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Increased cancer risk for patients with keloids

AAD 2019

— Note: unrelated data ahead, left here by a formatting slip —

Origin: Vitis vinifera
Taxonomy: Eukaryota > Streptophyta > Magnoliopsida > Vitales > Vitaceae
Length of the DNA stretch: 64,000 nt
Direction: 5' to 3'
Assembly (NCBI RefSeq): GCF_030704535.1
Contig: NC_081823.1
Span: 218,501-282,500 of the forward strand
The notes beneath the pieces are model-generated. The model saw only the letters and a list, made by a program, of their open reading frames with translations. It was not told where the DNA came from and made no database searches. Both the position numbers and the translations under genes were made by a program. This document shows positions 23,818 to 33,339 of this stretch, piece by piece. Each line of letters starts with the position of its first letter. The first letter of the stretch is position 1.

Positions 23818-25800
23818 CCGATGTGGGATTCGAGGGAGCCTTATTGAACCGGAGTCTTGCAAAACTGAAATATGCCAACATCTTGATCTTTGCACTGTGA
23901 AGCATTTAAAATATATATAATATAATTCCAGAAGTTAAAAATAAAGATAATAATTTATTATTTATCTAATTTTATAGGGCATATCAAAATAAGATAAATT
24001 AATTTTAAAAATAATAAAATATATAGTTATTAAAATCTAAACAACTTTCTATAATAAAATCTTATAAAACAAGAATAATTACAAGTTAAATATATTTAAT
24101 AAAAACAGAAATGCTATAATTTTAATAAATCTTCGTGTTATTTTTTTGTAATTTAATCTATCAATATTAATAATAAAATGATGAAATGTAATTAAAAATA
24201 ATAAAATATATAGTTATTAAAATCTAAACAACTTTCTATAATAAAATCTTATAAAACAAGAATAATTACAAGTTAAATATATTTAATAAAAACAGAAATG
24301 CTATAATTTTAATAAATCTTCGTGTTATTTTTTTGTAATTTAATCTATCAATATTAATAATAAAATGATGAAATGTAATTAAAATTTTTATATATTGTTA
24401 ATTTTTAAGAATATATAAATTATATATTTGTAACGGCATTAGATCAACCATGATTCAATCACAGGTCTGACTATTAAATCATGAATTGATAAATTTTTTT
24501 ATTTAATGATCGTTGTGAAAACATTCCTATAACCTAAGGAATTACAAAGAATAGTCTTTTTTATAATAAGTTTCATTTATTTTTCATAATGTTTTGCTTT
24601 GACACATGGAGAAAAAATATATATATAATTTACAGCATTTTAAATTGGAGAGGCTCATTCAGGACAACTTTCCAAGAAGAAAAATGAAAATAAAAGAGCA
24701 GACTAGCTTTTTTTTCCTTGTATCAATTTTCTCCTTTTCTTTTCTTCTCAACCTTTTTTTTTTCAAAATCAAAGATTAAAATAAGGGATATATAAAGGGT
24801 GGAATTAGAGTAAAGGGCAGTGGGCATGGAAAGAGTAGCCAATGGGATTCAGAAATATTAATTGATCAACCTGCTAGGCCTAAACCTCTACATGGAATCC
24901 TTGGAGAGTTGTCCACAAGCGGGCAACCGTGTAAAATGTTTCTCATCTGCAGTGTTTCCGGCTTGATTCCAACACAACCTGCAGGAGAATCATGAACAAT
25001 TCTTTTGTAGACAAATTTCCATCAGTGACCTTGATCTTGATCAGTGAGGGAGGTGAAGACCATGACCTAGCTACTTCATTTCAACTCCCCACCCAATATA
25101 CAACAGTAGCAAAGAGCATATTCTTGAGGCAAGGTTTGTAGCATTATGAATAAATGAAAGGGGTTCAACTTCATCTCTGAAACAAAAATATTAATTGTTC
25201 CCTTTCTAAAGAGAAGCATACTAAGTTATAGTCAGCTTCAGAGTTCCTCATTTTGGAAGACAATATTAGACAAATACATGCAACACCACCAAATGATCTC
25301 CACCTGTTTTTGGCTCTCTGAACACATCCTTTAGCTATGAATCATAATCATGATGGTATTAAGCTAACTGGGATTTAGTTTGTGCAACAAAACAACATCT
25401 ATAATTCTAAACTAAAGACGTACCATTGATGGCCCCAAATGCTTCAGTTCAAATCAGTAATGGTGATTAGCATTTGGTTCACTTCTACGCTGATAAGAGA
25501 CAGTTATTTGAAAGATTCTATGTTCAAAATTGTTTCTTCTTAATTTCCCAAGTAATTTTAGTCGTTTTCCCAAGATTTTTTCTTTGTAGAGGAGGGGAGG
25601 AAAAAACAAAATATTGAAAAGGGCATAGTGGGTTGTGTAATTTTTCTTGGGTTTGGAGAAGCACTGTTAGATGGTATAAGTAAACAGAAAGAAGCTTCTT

A nationwide Taiwanese cohort study identified an augmented cancer risk in subjects with keloids when compared with those with normal wound healing [1]. Keloids are the result of abnormal wound healing that may happen after damage to the dermis due to trauma or injury. They are characterised by benign, fibrous proliferations that extend beyond the initial wound margins. The rationale for investigating a possible association between keloids and the risk for cancer was based on the knowledge that cancerous cell growth often starts in a sclerotic microenvironment. One focus of the investigation was placed on the occurrence of skin cancer. Data from almost 780,000 persons with an about equal distribution of males and females was analysed. In total, 17,401 adults with keloids were matched according to gender and age with 69,604 controls without keloids. Statistical identification of the relative risk for cancer was established using a Cox proportional hazards m...

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